Early Monday the FTSEuroFirst 300 index of leading shares was up 0.7%. Germany's DAX was up 0.6%, France's CAC 40 was up 0.4% and Britain's FTSE 100 was up 0.3%.
Gains at mobile telecoms gear marker Ericsson and luxury goods group LVMH floated the FTSEuroFirst off its 1-year low struck on Friday.
In Asia, MSCI's broadest index of Asia-Pacific shares outside Japan fell to its lowest since October 2011 and was last down 0.3%.
Japan's Nikkei lost as much as 2.8% to a one-year low before closing 1.1% lower. It has lost 20% from its peak hit in June, meeting a common definition of a bear market.
MSCI's emerging stock index dropped to 6-1/2-year low on Monday, and was last down 0.3% on the day.
Shanghai Composite index closed up 0.4%, however it was still down nearly 18% this month.
On Wall Street the S&P 500 .SPX hit a 15-month low on Friday, ahead of Monday's market holiday.
In oil markets, Brent crude fell below $28 a barrel LCOc1 for the first time since December 2003 after international sanctions against Iran were lifted over the weekend, allowing Tehran to return to an already over-supplied oil market.
U.S. crude also slumped to 12-year lows CLc1, intensifying the pressure on U.S. energy sector "junk" bonds.
Thursday, January 7, 2016
Chinese stocks bounce back after being pounded, the trading is very volatile after the Chinese government halt the controversial circuit breaker system, the central bank put up a higher yuan fix and state-controlled funds were said to buy equities.
The Shanghai Composite Index ended 2% higher, after falling as much as 2.2% earlier. The government suspendted the circuit breakers after plunges this week closed trading early on Monday and Thursday. The central bank set the currency’s reference rate little changed Friday after an 8-day stretch of weaker fixings that roiled global markets. State-controlled funds purchased Chinese stocks on Friday, focusing on financial shares and others with large weightings in benchmark indexes, according to people familiar with the matter.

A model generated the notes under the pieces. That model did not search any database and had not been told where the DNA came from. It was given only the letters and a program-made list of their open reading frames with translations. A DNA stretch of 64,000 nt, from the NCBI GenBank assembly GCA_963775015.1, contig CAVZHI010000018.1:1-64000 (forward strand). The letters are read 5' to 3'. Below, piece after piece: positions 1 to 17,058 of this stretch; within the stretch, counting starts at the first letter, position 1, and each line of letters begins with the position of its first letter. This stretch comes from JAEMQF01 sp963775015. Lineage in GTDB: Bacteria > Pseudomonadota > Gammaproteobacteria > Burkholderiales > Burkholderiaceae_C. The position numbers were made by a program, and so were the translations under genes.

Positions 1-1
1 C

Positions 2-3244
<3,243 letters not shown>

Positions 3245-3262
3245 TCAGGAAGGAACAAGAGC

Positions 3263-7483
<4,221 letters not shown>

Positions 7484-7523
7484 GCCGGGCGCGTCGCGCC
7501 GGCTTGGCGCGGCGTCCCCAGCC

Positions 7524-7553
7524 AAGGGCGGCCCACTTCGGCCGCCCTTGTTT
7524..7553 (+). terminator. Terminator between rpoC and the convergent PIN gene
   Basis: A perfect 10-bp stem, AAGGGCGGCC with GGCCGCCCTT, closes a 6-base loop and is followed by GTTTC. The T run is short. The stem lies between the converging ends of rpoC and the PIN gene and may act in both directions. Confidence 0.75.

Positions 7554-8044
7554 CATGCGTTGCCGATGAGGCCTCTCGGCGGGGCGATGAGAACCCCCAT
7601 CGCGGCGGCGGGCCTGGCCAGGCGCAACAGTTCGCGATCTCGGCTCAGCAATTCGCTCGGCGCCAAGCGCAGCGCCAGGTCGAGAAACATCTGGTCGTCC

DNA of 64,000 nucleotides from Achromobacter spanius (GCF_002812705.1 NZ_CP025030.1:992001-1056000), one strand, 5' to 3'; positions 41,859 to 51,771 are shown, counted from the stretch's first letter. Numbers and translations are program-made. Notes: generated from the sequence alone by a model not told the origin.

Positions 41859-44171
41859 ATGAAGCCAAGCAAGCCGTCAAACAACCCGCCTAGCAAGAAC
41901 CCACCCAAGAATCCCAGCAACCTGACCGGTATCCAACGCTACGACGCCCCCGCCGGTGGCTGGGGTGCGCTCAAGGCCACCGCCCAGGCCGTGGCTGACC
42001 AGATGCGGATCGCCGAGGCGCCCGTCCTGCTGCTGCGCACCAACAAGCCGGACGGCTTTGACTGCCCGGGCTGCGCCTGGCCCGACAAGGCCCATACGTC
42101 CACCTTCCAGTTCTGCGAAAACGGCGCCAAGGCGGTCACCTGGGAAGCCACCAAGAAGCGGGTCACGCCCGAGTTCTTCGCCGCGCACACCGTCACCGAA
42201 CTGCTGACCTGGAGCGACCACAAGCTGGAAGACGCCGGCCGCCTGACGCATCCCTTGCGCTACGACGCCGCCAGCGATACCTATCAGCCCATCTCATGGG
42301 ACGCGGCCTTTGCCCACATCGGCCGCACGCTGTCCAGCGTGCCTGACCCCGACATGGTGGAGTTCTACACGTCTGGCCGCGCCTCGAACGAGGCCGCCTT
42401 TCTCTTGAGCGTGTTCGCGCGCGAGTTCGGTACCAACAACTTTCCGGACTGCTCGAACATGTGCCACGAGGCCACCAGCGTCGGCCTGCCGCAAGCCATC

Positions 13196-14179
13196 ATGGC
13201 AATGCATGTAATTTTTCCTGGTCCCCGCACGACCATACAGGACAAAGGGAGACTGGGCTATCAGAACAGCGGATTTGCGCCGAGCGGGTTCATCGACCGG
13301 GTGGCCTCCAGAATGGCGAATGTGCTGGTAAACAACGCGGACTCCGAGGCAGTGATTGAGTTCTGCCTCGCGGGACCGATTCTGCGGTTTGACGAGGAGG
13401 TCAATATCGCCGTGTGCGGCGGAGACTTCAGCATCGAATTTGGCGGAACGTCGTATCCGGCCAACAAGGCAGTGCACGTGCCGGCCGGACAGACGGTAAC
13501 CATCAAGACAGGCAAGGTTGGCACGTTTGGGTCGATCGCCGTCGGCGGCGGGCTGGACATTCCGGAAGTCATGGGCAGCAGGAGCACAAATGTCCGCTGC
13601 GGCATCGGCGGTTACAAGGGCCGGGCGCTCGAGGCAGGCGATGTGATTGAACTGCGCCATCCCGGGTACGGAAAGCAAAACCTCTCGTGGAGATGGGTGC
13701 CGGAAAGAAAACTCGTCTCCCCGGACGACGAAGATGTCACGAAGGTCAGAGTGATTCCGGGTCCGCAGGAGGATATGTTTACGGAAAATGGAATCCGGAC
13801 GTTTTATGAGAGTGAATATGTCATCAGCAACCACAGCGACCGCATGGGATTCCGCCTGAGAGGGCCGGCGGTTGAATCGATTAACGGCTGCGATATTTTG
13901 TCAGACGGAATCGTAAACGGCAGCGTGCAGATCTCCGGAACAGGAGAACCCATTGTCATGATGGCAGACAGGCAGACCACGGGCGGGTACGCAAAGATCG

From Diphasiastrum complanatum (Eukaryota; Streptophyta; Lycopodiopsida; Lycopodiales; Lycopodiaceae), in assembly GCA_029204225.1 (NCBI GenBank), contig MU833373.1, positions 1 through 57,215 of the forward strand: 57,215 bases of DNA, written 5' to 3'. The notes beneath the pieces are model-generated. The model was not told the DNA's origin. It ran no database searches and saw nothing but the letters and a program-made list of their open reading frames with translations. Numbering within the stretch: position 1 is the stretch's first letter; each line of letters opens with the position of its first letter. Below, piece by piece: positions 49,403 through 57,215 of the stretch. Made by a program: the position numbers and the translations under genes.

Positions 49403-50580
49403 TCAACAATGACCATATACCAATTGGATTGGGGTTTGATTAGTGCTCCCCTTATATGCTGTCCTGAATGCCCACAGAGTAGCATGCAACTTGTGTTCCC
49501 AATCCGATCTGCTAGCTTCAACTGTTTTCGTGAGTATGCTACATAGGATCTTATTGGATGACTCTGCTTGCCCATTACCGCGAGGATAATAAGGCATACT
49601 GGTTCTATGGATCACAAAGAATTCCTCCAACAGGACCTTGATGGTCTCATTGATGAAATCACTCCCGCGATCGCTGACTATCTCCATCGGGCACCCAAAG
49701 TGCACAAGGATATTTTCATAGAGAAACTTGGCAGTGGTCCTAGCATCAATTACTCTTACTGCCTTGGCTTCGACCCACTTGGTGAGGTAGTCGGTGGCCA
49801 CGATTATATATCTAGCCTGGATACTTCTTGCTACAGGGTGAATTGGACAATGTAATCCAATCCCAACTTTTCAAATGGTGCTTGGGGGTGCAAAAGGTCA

Without the circuit breaker system it will help stabilize the market, but because of sense of panic that remains specially among retail investors it will be very volatile. The Government will have to continue to buy stocks significantly to stabilize the market.
While China’s high concentration of individual investors makes its stock-market notoriously volatile, the extreme swings this year have revived concern over the Communist Party’s ability to manage an economy set to grow at the weakest pace since 1990. The selloff has spread around the world this week, sending U.S. equities to their worst-ever start to a year and pushing copper to the lowest levels since 2009.
The CSI 300 Index of large-cap companies in Shanghai and Shenzhen advanced 2 percent. The Hang Seng China Enterprises Index climbed 1.7 percent from a four-year low at 3:22 p.m. as China Petroleum & Chemical Corp. led gains by energy companies, while the Hang Seng Index added 1.2 percent. The Shanghai Composite pared its weekly decline to 10 percent, its biggest loss since August.
China’s decision to suspend a stock circuit breaker makes sense, but the implementation and timing don’t, said Mohamed El-Erian, the chief economic adviser at Allianz SE. China realized that it had very tight limits, which did more harm than good, El-Erian said Thursday in an interview with Scarlet Fu on Bloomberg Television.
The Standard & Poor’s 500 Index has fallen 4.9 percent this year, its worst start in data going back to 1928. The MSCI All-Country World Index has tumbled 5.3 percent.
Trading in S&P 500 e-mini futures soared during Asia hours on Thursday, with volumes in the hour after 9 a.m. in Hong Kong more than six times their level during the same period on Monday, according to data compiled by Bloomberg. China releases the daily yuan reference rate around 9:15 a.m. Hong Kong time, and markets in that city and on the mainland start at 9:30 a.m.
Asian shares rebounded on Friday, led by strong gains for battered Chinese stocks after China suspended its market circuit breaker system and set a firmer midpoint rate for yuan trading for the first time in nine days.
The improved sentiment looks unlikely to spill over into Europe, however, with financial spreadbetters expecting Britain's FTSE 100 .FTSE to open flat, and Germany's DAX .GDAXI and France's CAC 40 .FCHI to start the day 0.5 percent lower.